Slade Slaves

London, April 26th, 1975

"We had to move 14 tons of equipment into the New Victoria Theatre last night and tonight we've got to carry it all out again. We'll be lucky if we can leave for Wolverhampton before 3 am!". 
That's a day in the life of Slade's road crew, four gentlemen by the names of Ian (Charlie) Newman, John Jones, Rob Wilson and Haden Donovan, Charlie's been with the band the longest, four years, and the others joined about three and a half years ago. 
"I think we're one of the longest lasting road crews there is", he says. 
Charlie is Sound Engineer.
"I'd worked with other bands before but with Slade I got more into sound because they require so much power. The average gig needs 5,000 watts out front, 1,500 in the monitors and the backing gear 1,200 watts. We tried Revoxes once for ADT effects but it did not work for Slade. If you try to copy the studio sound for them you can't do it with that volume. The group take great interest in the technicalities of sound, especially Nod - he's the boss". 

John is in charge of the P.A. with Charlie. Haden looks after the backing gear and Rob handles the drums. Setting up for the average Slade gig takes about four hours, two of those hours being positioning of the gear. 

Veterans of six American tours, the crew reckon that power wise, things are simpler in the States. 
"Every venue has it's own union and if you explain to them what you want there's usually no trouble at all", said Charlie.  
"Here, if you want anything slightly unusual it throws them. At one Wolverhampton gig we wanted a non-standard power supply, to be provided for 10 am. When they finally got it together and switched it on it was 5 pm. and too late for a check". 

Decibel meters create problems too. Ever since it was reportted that the Do rating at Slade's Earls Court Concert was higher than a Jumbo jet taking off, the anti-noise freaks have been on their tail! 

"We're only using 4,000 watts at the New Victoria tonight, but in the States it'll be about 8,000 and we'll increase the monitoring to 2,500", said Charlie optimistically. 

The band rely on their own distribution box, as they don't put much trust in house mains. The back line gear is mainly Hi-Watt, four 200 watts amps, five slaves, six 4/12s for lead and rhythm guitar, four Acoustic 360s for Bass, Acoustic pre amps and a WEM Audiomaster for extra top on guitar.  

"The monitors, like the PA are also WEM. The mixer is a 24 channel stereomaster with electronic cross over stereo limiters, etc. The PA is driven by Crown DC300s, driving six 4/15 reflex cabinets with four bass bins, for Britain, with modifications for America. They have two 24/18 JBL lenses, four JBL 375 HF horns and two double 2470 HF horns." 
"We use WEM power amps to drive the horns, which gives us the sound we want. The WEM gear was all custom built for us. Charlie Watkins (head of WEM) was  there one night, stamping and clapping and really enjoying himself", said Charlie. "Slade use Shure microphones, all SM58s", he continues, "The drum kit is Ludwig and was custom built for Don and the guitars are Gibson SG3s, an EB3 bass, a Fender Telecaster and the rest are John Birch customs, including the good old Super Yob!"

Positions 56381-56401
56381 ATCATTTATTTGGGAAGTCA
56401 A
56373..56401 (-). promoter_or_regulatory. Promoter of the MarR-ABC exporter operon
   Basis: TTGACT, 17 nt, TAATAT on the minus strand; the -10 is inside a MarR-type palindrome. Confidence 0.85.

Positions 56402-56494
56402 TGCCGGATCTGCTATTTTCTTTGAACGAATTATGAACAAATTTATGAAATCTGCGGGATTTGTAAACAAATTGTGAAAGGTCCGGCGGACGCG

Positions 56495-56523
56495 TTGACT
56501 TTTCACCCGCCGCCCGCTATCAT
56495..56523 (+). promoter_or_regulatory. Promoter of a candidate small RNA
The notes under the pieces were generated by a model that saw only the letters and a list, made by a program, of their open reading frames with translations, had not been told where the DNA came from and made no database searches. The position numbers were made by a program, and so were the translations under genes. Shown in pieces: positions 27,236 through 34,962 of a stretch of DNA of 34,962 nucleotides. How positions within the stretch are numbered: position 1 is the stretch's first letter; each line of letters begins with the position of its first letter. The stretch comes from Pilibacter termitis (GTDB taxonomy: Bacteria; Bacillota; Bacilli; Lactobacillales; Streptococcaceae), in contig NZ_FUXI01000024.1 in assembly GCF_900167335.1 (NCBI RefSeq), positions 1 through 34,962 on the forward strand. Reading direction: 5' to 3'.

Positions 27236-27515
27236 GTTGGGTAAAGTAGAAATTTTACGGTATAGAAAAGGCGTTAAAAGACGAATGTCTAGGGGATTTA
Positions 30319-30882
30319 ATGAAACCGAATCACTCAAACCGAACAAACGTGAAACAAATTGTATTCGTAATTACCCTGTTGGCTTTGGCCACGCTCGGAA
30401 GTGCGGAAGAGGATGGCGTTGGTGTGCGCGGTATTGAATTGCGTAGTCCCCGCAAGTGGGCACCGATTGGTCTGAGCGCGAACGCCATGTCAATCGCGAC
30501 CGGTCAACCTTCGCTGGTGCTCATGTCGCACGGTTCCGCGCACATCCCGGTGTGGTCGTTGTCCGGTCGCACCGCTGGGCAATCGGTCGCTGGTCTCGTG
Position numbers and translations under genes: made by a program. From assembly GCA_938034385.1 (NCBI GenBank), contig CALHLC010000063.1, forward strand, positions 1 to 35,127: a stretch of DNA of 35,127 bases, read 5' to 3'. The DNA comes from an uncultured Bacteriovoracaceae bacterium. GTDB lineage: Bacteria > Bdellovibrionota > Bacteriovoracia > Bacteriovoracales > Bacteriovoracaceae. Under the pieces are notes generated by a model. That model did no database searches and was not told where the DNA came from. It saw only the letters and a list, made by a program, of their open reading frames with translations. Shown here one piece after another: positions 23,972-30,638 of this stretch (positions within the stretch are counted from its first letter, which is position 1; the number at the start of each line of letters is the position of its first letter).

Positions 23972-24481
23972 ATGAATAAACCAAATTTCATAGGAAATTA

Slade certainly follow the old boy scout motto, "Be prepared". They carry a spares kit which is total duplication of everything they've got, right down to the last nut, bolt and guitar pick-up. 

They also have a back up on each amp which is always plugged in case of emergencies. But even with such careful preparation, unforeseen things you can still go wrong. 

"Once we took the wrong road to a gig in Yugoslavia", recalled Charlie. 
"We went over the Austrian Alps, with a foot of ice on the road, and ended up in a tiny village which had a little bridge in it that we couldn't get under. The bridge was about eleven feet high and our truck was twelve feet. You'd better continue the tale, John, because that's where I lost my cool!!"
John carried on; 
"We let the tyres down and still couldn't get under. It was 3 a.m. and we still had 300 miles to go to get to the gig the next day."
"In the end Charlie jumped into the van and rammed with all his might under the bridge, leaving us with half a roof. We got under and then, to our horror, we found we were facing another even smaller bridge. So there we were, stuck in the middle of this village, Charlie had given up by this time and was saying "We're never going to make the gig, better forget it!", then we noticed a little path and drove down that. But there was a house and a cliff and no room for us between. We ended up knocking a piece off the house and demolishing the village tree. The owner came out in his pyjamas and just stood scratching his head. The whole village came out and gasped. They'd never seen a truck as big as ours in their lives! 
"The path lead back to the road so we managed to get to the gig all right. Funny thing is, we never heard any more from the man whose house we damaged"
So if you meet an Austrian with half a chalet ...

Read about the London gig at Slade In England.

For more information about Slades road crew click on

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